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Data Disconnect and Shadow IT

This post sponsored by the Enterprise CIO Forum and HP.

Yes Shadow IT again.

But…rather than rehash the things I’ve talked about before, I wanted to take some time to walk through a few issues that aren’t always discussed when we talk about Shadow IT.

The first is Data Disconnect, which I’ll talk about here. The 2nd is…well…you’ll have to check back later this week for that post.

Data Disconnect is exactly what it sounds like. Your Shadow IT ‘initiatives’ might just have created an environment where you have multiple disparate systems with a data disconnect.  The data in one system isn’t readily available for use in another…nor is it readily available for use in any other system.

Why might this be a problem? Lets look at a few examples.

Project Management

You need a project management tool and don’t want to use the IT provided Microsoft Project platform. You hate Gantt Charts and feel that you really need collaboration tools, which is something that Project doesn’t really do well.  The IT group offers you access to the new SharePoint system for Project Management + collaboration, but you really don’t want to have to go through the hoops necessary to get your team trained up on this new system and, if you are honest with yourself, you really hate SharePoint and will do anything to not use it.

So…you go out and plunck down your credit card number for access to Basecamp for you and your team.  You love basecamp. Your team loves basecamp.   The platform is a great place to collaborate and manage your marketing projects.

But…what do you do when the day arrives where you have to leave Basecamp?  What do you do with your data stored inside the app? What happens to all of the project knowledge from the projects and project teams that have worked inside Basecamp?    Do you just let them go or do you spend a few days downloading everything manually (or perhaps there is an API that lets you do this?).

Regardless…these things happen. While the Basecamp app was great while you used it, what happens when you stop using it (or are told to to stop using it)?  If you think about this issue beforehand, it may not be an issue at all since you can keep ‘local’ copy of data/knowledge…but the collaborative environment inside Basecamp might be gone forever once you stop using it.

Another Example – Web Analytics

You have an analytics tool that you love to use to analyze your websites. Whether its Google Analytics or  some other platform…you use it for years to track and analyze the websites of your organization.

Your CIO takes the initiative to purchase an enterprise license to a different platform to for web analytics. While they come to you for advice on this new platform, they decide to go with a platform different than your favorite one.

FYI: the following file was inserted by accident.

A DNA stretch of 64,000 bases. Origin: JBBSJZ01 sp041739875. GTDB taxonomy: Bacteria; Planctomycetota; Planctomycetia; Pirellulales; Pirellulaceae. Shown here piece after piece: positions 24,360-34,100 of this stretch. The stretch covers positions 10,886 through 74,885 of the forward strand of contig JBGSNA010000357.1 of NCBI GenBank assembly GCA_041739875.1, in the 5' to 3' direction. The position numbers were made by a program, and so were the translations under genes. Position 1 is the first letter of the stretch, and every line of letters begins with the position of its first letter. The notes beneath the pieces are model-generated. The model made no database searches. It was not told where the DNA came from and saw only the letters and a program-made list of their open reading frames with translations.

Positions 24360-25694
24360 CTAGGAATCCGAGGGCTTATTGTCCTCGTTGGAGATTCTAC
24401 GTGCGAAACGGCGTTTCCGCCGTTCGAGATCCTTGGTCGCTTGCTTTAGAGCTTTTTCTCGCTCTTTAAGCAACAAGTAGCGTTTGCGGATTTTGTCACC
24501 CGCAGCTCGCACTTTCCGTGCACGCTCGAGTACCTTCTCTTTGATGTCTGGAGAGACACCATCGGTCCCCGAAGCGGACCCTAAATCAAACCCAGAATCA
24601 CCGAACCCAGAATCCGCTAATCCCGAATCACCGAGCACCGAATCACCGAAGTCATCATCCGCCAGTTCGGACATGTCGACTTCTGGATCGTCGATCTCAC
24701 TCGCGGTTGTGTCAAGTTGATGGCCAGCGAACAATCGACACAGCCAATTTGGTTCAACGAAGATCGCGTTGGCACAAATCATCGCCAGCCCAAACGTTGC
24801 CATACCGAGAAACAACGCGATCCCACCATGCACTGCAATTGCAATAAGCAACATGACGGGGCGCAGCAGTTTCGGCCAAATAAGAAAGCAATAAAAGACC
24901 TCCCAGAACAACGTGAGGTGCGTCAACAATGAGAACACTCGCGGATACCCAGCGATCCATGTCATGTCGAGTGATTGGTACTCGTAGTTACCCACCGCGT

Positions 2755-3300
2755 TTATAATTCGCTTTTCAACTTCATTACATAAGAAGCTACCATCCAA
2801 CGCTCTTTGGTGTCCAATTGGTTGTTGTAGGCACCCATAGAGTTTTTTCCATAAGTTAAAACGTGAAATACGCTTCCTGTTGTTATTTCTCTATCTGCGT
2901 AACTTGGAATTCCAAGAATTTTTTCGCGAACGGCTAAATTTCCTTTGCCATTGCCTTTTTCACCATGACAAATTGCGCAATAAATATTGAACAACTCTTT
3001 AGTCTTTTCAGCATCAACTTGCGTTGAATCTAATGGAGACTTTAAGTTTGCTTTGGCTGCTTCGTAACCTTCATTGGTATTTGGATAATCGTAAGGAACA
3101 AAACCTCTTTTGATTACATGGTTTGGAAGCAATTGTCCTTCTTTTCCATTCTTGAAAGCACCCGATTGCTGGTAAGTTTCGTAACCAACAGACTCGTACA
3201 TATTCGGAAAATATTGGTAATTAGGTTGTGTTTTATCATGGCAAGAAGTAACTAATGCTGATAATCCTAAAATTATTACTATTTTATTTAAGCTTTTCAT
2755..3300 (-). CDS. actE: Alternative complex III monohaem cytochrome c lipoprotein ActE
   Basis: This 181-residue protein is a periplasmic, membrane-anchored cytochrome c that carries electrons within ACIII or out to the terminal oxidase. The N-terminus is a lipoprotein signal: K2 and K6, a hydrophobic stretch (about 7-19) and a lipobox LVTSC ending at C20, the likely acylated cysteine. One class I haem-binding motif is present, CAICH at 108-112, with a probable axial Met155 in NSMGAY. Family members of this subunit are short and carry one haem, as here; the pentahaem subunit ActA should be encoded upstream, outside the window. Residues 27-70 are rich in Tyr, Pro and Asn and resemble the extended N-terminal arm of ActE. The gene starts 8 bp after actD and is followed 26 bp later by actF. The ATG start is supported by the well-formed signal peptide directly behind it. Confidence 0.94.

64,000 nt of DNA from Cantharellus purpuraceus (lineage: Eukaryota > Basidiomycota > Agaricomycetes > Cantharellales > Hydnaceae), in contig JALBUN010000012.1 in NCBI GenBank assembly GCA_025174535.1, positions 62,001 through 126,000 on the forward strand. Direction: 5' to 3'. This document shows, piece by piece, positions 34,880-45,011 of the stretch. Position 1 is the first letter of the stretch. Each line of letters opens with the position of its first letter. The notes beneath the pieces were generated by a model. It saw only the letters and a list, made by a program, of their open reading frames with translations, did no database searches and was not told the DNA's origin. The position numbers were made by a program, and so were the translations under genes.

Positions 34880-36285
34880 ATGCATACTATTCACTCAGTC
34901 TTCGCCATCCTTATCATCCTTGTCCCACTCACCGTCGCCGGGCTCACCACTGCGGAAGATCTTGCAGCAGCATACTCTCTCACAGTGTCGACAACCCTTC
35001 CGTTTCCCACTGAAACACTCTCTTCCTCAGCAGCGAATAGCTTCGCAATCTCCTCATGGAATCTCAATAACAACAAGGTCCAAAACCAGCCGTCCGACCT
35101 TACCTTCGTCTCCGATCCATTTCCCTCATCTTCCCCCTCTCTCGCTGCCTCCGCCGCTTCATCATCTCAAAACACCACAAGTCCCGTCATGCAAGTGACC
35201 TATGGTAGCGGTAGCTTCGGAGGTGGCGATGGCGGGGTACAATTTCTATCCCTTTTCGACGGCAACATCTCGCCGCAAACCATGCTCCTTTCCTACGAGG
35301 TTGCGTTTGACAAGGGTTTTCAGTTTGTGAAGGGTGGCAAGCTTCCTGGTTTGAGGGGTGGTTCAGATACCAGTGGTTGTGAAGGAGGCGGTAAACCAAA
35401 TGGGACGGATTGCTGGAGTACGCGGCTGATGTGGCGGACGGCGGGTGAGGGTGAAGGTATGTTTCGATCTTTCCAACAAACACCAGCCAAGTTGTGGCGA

You love your analytical platform and have no interest in ever giving it up, but you try out the new system but it just doesn’t do what you think you need it to do.

So…you stick with your analytics platform and IT sticks with theirs. Their platform is used to track analytics of the ecommerce site and other IT driven websites.   You continue to use yours to analyze the sites that you are responsible for.

Then…you and your IT counterparts are asked to start combining your analytics reports.  Rather than push a few buttons to get a combined report, you now have to do a bunch of spreadsheet engineering to combine data…or perhaps you can build some scripts to combine data.  But…either way, you are doing additional work to combine data.

Data Disconnect

In both of the above instances, you are in the Data Disconnect world.

The Data Disconnect isn’t a reason to shy away from the world of Shadow IT, but it is something that everyone needs to be aware of when thinking about “going around” IT to purchase/implement your own systems.

In all of the groups I’ve worked with, there’s been little discussion of the Data Disconnect…but there should be.This Data Disconnect is also one of the issues that the IT group / CIO need to focus on as an educational aspect within their organizations as Christian Verstraete wrote in his Enterprise CIO Forum titled Shadow-IT, it’s forbidden to forbid.

You can do your job. And…you can do your job well.  But…your work is being done in a vacuum.

Your data might remain in that vacuum. But worse….whatever knowledge that data might create (or has created) will remain in that vacuum as well.

Image Credit: Disconnected by By Bee-Brilliant on Flickr

This post sponsored by the Enterprise CIO Forum and HP.

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About Eric D. Brown, D.Sc.

Eric D. Brown, D.Sc. is a data scientist, technology consultant and entrepreneur with an interest in using data and technology to solve problems. When not building cool things, Eric can be found outside with his camera(s) taking photographs of landscapes, nature and wildlife.
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